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Inedible Monosaccharides?

  1. Nov 17, 2005 #1
    For example, lactose-intolerant humans cannot process/digest lactose.
    Neither can we digest cellulose.

    But for the most "tolerant" humans,
    are there certain monosaccharides that humans cannot digest?

    *What monosaccharides are inedible to humans?
    (and not just for those who are lactose-intolerant)
  2. jcsd
  3. Nov 17, 2005 #2
    They are still edible, but just not metabolizable. Cellulose is a polymer.
  4. Nov 17, 2005 #3
    Yes, I know, cellulose (a polysaccharide) is a polymer of glucose :rolleyes:

    But my question is:

    What monosaccharides cannot be metabolized by humans?

    Not considering special "-intolerant" types, which monosaccharides simply cannot be metabolized by humans?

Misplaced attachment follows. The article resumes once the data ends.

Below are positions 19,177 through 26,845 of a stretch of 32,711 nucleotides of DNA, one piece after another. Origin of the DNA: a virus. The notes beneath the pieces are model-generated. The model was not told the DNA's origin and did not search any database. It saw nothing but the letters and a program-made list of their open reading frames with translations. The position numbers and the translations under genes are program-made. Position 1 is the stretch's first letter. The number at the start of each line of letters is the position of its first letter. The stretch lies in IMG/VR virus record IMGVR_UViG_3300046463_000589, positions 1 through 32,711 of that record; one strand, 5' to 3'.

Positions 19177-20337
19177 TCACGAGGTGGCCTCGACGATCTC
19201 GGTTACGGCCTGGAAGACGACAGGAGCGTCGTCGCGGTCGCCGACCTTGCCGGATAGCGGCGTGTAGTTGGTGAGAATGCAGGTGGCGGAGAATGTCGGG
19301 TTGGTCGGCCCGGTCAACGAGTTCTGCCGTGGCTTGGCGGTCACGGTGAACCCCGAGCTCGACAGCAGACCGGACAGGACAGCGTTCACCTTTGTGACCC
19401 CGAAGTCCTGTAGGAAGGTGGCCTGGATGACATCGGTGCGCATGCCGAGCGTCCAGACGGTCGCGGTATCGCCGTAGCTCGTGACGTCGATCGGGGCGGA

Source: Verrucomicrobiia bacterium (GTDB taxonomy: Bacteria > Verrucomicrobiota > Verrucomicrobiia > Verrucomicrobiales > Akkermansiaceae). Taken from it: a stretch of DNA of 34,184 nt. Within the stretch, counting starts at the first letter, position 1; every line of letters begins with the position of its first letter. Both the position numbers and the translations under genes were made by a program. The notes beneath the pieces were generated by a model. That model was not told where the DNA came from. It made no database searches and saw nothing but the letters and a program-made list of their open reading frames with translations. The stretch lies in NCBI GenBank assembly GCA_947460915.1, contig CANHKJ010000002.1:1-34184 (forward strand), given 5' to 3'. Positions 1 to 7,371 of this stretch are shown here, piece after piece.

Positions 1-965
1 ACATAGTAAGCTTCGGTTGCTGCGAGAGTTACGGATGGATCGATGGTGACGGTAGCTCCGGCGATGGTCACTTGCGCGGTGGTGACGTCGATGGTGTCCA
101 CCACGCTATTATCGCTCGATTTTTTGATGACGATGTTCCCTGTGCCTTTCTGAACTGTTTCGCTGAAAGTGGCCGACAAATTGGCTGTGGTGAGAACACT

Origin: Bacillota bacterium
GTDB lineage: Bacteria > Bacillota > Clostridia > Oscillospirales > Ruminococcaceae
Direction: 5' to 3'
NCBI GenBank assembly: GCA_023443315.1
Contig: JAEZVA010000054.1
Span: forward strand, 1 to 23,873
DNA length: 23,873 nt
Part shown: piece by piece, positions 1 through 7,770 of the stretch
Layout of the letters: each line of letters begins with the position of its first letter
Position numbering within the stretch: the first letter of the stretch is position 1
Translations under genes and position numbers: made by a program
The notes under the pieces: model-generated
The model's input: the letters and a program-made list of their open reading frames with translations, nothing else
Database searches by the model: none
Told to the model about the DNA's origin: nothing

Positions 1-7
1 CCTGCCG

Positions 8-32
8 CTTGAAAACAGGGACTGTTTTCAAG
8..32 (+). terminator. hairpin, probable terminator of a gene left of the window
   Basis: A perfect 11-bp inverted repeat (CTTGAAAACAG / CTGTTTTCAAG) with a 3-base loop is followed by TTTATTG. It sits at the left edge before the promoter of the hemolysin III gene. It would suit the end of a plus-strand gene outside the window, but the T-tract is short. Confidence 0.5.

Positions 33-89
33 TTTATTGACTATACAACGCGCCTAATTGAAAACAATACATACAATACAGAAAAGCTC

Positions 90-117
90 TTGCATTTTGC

:blusing: Even among the most *tolerant* types?
    Last edited: Nov 17, 2005
  5. Dec 4, 2005 #4
    Any monosaccharide that can be converted so it can fit into glycolysis can be metabolized. None of the monosaccharides naturally found in food are un-metabolizable. If we can break down the polysaccharide, we can find a way of converting all the monosaccharides into energy (although sometimes more and sometimes less than glucose). There probably are monosaccharides you can make in a lab that we can't digest because we don't have the enzymes to convert them into something usable.
  6. Jan 17, 2006 #5
    does it have anything to do with L or D structure?the one that cannot be metabolised are the one that are not recognised by the normal body enzymes (or due to lack of that enzyme)...and since they're specific for one kind of structure...correct me if i'm wrong!
  7. Jan 27, 2006 #6
    By the way,

    *What features would an un-metabolizable monosaccharide possess?

    *What (structural) characteristics might cause a monosachharide to be un-metabolizable?

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